Many times these motifs came with glass rhinestones encased within metal settings which added even more visual interest to them. Keep an eye out for any signs of wear or corrosion too as these are a telltale sign that what you have is indeed an original from this time period.
Precious Gemstones & Metal Alloys Used in Art Deco Jewelry
Art Deco jewelry was popularized in the 1930s due to its distinctive geometrical patterns and bright, vibrant colors. One of the most recognizable elements of Art Deco jewelry is the use of precious gemstones and metal alloys, which were both utilised often during this period. While some pieces featured colored stones, others showcased intricate filigree or metal detailing.
Platinum was a metal alloy that was commonly used in Art Deco jewelry due to its strength and ability to incorporate beautiful yellow or white hues. Gold was often combined with platinum to create harder-wearing pieces that would not be easily damaged by everyday wear and tear. Other metals like copper, brass, and silver were also mixed or used on their own.
Gemstones such as sapphires, rubies, emeralds and diamonds were frequently found in Art Deco jewelry designs of the period. Many of these stones are still popular today for their rich color saturation, clarity and cut quality.
Sapphires are a vivid blue variety of corundum (a type of mineral) found in many shapes and sizes that give off a stunning range of shades depending on how they’re cut – from greenish blues to purplish pinks when cut into cushion-shaped gems.
Rubies are another popular stone used by jewellers: they’re deep red coloured varieties of corundum (especially if they come from Burma) that usually appear with pinkish undertones if they’re cut en cabochon instead of faceted.
Emeralds come in a delightful range of greens depending on how much chromium or vanadium is present within the gemstone which creates richer colour variations than other stones tend to have. Last but certainly not least is diamonds – probably one of the most well-known gemstones around.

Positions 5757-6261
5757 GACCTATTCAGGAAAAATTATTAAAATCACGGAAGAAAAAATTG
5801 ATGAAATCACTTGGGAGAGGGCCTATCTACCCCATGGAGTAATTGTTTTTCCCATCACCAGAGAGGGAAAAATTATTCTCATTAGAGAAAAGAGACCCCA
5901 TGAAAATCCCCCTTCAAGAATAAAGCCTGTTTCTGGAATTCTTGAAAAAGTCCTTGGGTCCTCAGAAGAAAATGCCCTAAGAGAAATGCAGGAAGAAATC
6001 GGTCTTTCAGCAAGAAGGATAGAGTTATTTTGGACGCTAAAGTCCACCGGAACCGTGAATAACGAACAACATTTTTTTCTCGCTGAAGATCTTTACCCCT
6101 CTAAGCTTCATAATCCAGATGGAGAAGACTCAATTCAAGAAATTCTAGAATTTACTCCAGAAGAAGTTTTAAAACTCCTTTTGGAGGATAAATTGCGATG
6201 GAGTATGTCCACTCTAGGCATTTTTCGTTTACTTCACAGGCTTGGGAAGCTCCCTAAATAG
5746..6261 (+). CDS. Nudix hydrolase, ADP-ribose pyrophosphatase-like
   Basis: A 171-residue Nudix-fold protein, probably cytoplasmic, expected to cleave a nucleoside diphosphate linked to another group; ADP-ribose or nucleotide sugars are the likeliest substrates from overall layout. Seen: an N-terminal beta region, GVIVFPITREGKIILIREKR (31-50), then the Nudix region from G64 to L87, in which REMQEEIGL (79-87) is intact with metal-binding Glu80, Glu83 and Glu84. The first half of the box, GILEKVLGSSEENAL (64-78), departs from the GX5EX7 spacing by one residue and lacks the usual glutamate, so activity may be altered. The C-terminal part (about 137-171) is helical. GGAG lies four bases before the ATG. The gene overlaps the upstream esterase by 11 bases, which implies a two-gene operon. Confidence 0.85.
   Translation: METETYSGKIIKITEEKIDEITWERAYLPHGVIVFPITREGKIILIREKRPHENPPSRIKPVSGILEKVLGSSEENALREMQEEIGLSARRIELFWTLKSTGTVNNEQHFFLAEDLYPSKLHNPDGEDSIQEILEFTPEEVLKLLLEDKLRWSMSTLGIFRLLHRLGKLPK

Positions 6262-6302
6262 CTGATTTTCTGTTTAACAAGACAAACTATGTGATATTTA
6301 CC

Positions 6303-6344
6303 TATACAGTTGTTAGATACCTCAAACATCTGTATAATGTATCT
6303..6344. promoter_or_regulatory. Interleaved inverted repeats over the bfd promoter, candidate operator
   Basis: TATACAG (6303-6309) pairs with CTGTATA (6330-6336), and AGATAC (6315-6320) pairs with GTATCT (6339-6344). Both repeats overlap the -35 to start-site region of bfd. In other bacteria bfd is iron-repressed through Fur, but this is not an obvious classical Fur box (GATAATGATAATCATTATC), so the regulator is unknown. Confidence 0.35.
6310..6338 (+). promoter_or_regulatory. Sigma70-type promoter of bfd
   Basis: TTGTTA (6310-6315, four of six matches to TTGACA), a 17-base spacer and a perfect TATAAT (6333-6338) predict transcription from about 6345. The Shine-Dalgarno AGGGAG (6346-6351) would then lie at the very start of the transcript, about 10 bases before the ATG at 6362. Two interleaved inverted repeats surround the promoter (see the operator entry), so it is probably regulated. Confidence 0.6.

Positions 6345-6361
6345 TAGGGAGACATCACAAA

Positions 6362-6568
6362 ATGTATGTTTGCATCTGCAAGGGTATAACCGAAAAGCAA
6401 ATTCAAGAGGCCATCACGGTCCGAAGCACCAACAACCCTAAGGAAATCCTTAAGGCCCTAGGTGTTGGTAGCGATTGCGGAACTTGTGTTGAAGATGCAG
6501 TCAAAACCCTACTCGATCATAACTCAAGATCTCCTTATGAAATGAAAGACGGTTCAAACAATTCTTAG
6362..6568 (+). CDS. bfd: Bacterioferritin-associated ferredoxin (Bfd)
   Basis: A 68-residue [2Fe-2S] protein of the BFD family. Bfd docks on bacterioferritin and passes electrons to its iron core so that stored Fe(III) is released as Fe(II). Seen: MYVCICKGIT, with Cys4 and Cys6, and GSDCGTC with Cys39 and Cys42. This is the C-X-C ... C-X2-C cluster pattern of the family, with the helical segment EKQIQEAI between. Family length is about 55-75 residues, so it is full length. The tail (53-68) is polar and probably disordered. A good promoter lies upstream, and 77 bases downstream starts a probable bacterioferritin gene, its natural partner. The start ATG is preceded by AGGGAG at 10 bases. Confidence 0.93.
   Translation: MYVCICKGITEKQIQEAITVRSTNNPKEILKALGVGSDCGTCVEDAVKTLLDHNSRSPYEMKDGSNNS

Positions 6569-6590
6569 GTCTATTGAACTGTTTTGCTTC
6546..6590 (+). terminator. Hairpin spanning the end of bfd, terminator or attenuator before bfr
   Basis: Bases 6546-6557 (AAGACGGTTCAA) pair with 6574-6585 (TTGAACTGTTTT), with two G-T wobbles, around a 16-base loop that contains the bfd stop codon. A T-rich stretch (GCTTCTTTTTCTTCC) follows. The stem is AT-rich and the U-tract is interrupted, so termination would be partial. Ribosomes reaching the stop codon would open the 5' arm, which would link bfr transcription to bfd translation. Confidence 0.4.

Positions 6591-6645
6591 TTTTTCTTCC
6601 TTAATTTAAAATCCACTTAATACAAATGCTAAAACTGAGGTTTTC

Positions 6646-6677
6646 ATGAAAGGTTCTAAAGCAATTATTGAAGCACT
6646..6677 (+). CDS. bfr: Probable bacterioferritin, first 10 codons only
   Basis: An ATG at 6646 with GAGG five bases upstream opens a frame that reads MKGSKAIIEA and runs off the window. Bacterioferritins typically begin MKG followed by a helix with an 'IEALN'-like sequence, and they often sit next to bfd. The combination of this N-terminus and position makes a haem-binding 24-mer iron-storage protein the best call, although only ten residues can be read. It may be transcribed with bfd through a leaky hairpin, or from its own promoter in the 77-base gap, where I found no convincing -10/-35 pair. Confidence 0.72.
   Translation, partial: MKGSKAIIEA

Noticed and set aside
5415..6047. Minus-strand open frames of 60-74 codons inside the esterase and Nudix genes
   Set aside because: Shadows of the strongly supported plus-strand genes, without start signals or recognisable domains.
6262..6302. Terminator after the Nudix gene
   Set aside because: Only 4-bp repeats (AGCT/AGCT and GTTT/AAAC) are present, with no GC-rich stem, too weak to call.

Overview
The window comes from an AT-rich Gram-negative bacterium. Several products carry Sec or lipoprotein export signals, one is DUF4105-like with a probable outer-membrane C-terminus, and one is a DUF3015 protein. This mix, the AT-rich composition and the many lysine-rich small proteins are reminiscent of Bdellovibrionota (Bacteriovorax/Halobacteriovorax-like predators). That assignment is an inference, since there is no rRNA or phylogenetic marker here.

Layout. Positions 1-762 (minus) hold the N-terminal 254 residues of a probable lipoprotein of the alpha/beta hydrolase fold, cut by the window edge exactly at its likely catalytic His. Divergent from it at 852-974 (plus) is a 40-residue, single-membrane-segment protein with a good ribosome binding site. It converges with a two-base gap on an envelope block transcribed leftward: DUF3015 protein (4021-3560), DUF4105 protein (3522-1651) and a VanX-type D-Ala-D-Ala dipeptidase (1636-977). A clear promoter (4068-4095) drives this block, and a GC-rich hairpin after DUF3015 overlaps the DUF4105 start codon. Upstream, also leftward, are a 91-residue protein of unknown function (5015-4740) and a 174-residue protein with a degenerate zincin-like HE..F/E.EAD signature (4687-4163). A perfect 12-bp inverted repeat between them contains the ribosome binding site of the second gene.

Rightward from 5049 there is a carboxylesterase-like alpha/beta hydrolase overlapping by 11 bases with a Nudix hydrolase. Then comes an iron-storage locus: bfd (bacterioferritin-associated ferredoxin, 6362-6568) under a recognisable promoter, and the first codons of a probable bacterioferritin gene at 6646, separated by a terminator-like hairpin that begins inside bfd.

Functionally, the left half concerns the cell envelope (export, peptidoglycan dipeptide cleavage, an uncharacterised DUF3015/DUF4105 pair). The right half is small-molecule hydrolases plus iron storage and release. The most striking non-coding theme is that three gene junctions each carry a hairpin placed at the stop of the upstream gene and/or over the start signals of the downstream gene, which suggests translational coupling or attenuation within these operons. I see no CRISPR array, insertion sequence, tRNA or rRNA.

This beautiful white variant of carbon has been highly sought after due to its perfect transparency, unique fire characteristics and unbeatable hardness; making it a great option for those looking for long lasting sparkle.
The combination of precious metals and valuable gems come together beautifully in art deco jewelry from the 1930’s creating timeless looks that still prove popular today. The extravagant design choices available means that there’s something perfect out there waiting for everyone; whether you’re looking for an entirely gold piece covered with diamonds or a bold multi-coloured statement piece – there’ll be something just right.
Famous Artists & Designers Influencing 1930s Art Deco Jewelry
During the 1930s, art deco was one of the most popular styles of jewelry. This unique style is characterized by geometric shapes and precious materials such as gold, platinum and diamonds. Art Deco jewelry was heavily influenced by famous artists and designers from this era. Many of these names are still celebrated today for their work and influence during this time period.
Coco Chanel is one of the most recognizable names in relation to the art deco jewelry movement of the 1930s. One of her most popular designs was a series of long necklaces crafted out of faux pearl beads which she paired with pendants and brooches.
Another designer that influenced styles during this era was Elsa Schiaparelli whose pieces were often described as being highly sculptural due to their intricate patterns and bold colors. Her pieces often featured stones such as onyx or faux pearls expertly arranged in bold geometric shapes creating captivating pieces that were highly sought after by women during the 30s.
The French designer Paul Poirier also drew inspiration from his roots in creating some truly remarkable pieces during the 30s. His uniquely designed jewels had a classic yet modern edge to them with many featuring diamonds set into ivory, silver or gold settings creating stunningly elegant pieces that perfectly encapsulated glamour within a contemporary setting.
Other designers at this time were Vernonb King, Suzanne Belperron, Jean Desprès and Raymond Templier who all made exquisite jewelry designs portraying sophisticated glamour showcasing expertise craftsmanship driven by creative vision.
All of these historic figures helped define fashion especially through art deco jewellery heard throughout Europe during the 1930s ushering in a new age when it came to luxury statement jewellery. These talented artists have been recognised for their immense contribution to jewelry design both then and now allowing their impact to remain constant even over 80 years later.
Identifying Art Deco Jewelry Trends of the 1930s
During the 1930s, the Art Deco jewelry style became increasingly popular. Influenced by a number of various sources, this design movement centered on geometric shapes, asymmetrical lines and bold colors.
Often, designs were inspired by the streamlined forms of airplanes, automobiles, ocean liners and skyscrapers; as well as new technological advancements including electricity and machinery. In addition to jewelry itself being produced in this style, some pieces featured inlaid semi-precious stones or Bakelite – an early version of plastic that was very popular in the 1930s.